He’s captured some of the most iconic images in some of the world’s most remote locations, but after more than half a century behind the camera, New Zealand film-maker Max Quinn, is putting down the lens.
"I'm not actually the greatest cameraman in the world, I have to admit that... but I'm just pleased it’s been such a big part of my life," Quinn says.
After starting his career shooting dramas, Quinn moved into a role at NHNZ in 1987, filming in places like the Antarctic and the Arctic.
"When I first went to Antarctica, it was for 11 months, I left my wife and family for 11 months to go down there and make those films," he says.
Throughout that time, he captured images like an American nuclear submarine smashing through the frozen ocean floor, as well as coming face to face with a polar bear protecting her cubs.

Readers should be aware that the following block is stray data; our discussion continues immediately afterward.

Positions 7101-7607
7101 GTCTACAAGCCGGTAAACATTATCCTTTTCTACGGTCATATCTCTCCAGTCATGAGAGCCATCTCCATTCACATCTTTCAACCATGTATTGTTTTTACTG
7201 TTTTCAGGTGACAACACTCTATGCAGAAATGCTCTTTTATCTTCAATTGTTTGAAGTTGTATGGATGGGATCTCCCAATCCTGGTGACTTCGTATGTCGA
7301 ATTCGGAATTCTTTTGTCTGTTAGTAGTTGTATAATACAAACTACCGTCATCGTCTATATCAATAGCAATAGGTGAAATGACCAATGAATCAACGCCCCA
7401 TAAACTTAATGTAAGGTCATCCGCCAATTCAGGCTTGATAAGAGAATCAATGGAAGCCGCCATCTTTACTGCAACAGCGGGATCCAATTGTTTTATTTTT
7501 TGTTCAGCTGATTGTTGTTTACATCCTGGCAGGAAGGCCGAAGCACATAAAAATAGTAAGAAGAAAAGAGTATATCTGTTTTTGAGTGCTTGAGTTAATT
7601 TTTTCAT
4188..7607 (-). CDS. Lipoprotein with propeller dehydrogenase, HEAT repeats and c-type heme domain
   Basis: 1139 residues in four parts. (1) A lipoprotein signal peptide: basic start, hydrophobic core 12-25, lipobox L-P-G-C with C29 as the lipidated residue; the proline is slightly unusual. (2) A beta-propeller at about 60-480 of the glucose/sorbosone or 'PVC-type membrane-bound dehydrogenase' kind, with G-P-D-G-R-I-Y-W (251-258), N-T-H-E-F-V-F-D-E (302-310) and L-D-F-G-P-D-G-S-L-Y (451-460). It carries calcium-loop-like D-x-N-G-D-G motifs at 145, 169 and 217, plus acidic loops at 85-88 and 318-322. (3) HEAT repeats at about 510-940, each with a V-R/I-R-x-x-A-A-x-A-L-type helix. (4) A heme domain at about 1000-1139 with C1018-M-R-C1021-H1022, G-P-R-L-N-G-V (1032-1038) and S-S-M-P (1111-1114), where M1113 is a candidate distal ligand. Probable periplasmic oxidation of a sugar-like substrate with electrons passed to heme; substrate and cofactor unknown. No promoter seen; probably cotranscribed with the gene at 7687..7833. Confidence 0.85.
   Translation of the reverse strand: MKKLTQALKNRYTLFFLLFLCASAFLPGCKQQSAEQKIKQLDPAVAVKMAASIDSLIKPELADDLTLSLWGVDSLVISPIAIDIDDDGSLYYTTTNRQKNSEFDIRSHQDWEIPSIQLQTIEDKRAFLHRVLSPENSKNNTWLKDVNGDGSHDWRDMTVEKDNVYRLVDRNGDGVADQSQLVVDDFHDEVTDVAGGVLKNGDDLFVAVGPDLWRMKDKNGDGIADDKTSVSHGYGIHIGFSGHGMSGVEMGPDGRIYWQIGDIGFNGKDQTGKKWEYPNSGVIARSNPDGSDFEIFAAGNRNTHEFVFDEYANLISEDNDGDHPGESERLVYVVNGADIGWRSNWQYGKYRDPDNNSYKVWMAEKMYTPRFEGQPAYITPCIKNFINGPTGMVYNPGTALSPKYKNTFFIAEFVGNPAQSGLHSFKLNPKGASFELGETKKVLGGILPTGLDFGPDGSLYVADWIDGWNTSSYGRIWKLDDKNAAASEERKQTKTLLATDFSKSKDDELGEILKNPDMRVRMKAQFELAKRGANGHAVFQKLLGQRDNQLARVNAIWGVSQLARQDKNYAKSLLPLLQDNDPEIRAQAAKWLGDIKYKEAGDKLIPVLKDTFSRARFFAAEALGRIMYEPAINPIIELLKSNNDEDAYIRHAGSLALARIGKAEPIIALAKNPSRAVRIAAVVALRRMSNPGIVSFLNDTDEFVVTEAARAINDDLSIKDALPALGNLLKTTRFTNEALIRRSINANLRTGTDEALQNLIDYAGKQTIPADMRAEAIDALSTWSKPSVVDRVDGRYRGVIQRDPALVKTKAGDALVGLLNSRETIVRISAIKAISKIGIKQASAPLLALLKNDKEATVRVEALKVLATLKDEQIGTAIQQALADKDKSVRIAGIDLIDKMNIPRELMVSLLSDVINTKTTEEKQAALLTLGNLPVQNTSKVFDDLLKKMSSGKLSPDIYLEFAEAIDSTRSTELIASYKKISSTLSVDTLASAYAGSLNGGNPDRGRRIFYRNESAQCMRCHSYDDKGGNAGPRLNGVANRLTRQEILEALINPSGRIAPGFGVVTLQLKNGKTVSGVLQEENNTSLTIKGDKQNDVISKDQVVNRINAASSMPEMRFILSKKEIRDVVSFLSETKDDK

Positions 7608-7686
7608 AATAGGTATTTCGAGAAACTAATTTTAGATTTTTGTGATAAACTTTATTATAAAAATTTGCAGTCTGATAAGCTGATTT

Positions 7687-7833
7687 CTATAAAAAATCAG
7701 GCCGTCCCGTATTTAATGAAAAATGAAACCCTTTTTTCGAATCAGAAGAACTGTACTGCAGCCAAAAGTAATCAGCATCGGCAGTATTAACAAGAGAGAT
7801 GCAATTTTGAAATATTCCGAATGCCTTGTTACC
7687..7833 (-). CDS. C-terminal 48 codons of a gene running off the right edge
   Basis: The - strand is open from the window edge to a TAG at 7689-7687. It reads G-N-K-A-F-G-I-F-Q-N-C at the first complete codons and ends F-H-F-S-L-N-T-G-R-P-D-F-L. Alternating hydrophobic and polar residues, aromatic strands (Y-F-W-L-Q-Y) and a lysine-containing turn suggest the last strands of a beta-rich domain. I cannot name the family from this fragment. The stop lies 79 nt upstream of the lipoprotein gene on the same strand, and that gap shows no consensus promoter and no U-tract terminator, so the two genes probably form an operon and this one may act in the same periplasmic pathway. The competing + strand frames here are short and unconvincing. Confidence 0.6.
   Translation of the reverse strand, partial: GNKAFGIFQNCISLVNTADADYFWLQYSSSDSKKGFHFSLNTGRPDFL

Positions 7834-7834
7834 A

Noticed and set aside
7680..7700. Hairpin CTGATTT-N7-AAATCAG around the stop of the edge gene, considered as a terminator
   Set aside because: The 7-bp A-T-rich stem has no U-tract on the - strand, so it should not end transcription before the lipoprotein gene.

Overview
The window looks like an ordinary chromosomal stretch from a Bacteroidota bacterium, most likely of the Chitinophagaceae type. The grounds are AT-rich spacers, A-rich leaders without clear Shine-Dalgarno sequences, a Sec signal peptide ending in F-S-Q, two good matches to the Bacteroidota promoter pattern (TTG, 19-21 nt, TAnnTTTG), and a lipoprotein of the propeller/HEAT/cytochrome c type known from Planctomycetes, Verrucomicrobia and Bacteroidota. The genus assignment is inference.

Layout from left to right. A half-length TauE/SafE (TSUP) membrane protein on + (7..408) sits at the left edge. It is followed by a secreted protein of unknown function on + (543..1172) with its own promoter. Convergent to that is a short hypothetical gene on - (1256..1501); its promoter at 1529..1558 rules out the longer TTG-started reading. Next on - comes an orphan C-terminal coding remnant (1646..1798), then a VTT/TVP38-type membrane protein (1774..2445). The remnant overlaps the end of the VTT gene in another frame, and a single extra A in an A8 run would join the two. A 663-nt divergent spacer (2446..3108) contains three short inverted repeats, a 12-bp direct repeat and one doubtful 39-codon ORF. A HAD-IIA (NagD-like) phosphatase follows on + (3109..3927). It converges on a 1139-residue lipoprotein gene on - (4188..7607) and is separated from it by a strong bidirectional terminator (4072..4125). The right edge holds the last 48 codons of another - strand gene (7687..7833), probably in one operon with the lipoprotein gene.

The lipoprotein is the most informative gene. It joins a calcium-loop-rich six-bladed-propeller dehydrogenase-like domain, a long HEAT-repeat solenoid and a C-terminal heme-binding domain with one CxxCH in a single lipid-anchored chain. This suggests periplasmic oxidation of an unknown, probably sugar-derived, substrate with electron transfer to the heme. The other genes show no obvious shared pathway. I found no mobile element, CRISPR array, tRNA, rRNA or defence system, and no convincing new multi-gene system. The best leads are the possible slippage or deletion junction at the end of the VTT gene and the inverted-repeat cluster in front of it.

"Strangely enough I didn’t feel any fear at all, I can honestly say that... I was looking through the view-finder, and I often describe it a bit like being at the movies," he says.
Today was his last day as a fulltime cameraman for NHNZ, before moving into retirement.
He won’t be putting his feet up for too long though, with Quinn already working on a book, detailing his Arctic adventures.